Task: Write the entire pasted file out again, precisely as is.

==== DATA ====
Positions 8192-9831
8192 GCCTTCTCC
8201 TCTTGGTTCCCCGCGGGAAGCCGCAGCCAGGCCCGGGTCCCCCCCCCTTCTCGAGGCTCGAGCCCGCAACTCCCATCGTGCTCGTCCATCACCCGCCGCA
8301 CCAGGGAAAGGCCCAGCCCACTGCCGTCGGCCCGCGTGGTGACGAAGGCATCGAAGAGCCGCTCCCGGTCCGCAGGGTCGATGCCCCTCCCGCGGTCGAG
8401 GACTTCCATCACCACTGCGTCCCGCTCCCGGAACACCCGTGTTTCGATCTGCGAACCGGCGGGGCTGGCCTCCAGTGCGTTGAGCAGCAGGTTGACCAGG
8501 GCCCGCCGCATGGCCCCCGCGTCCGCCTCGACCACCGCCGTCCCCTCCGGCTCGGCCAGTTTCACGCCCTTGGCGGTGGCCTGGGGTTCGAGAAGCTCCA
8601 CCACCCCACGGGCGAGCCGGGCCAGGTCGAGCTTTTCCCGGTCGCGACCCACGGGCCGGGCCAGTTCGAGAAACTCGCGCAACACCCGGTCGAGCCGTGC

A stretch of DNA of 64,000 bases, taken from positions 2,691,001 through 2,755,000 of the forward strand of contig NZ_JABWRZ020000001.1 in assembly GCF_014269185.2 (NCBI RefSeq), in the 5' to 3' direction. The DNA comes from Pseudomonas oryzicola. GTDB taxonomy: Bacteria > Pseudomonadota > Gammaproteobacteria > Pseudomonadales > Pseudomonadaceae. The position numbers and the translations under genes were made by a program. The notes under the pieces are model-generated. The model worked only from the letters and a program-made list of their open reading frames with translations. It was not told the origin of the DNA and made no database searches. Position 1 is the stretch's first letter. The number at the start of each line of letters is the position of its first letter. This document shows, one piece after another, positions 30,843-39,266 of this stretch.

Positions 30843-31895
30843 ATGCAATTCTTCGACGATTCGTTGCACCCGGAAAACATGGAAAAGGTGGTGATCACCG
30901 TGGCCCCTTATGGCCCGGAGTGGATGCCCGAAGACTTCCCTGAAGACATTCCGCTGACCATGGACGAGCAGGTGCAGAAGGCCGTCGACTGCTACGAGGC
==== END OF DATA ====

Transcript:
Positions 8192-9831
8192 GCCTTCTCC
8201 TCTTGGTTCCCCGCGGGAAGCCGCAGCCAGGCCCGGGTCCCCCCCCCTTCTCGAGGCTCGAGCCCGCAACTCCCATCGTGCTCGTCCATCACCCGCCGCA
8301 CCAGGGAAAGGCCCAGCCCACTGCCGTCGGCCCGCGTGGTGACGAAGGCATCGAAGAGCCGCTCCCGGTCCGCAGGGTCGATGCCCCTCCCGCGGTCGAG
8401 GACTTCCATCACCACTGCGTCCCGCTCCCGGAACACCCGTGTTTCGATCTGCGAACCGGCGGGGCTGGCCTCCAGTGCGTTGAGCAGCAGGTTGACCAGG
8501 GCCCGCCGCATGGCCCCCGCGTCCGCCTCGACCACCGCCGTCCCCTCCGGCTCGGCCAGTTTCACGCCCTTGGCGGTGGCCTGGGGTTCGAGAAGCTCCA
8601 CCACCCCACGGGCGAGCCGGGCCAGGTCGAGCTTTTCCCGGTCGCGACCCACGGGCCGGGCCAGTTCGAGAAACTCGCGCAACACCCGGTCGAGCCGTGC

A stretch of DNA of 64,000 bases, taken from positions 2,691,001 through 2,755,000 of the forward strand of contig NZ_JABWRZ020000001.1 in assembly GCF_014269185.2 (NCBI RefSeq), in the 5' to 3' direction. The DNA comes from Pseudomonas oryzicola. GTDB taxonomy: Bacteria > Pseudomonadota > Gammaproteobacteria > Pseudomonadales > Pseudomonadaceae. The position numbers and the translations under genes were made by a program. The notes under the pieces are model-generated. The model worked only from the letters and a program-made list of their open reading frames with translations. It was not told the origin of the DNA and made no database searches. Position 1 is the stretch's first letter. The number at the start of each line of letters is the position of its first letter. This document shows, one piece after another, positions 30,843-39,266 of this stretch.

Positions 30843-31895
30843 ATGCAATTCTTCGACGATTCGTTGCACCCGGAAAACATGGAAAAGGTGGTGATCACCG
30901 TGGCCCCTTATGGCCCGGAGTGGATGCCCGAAGACTTCCCTGAAGACATTCCGCTGACCATGGACGAGCAGGTGCAGAAGGCCGTCGACTGCTACGAGGC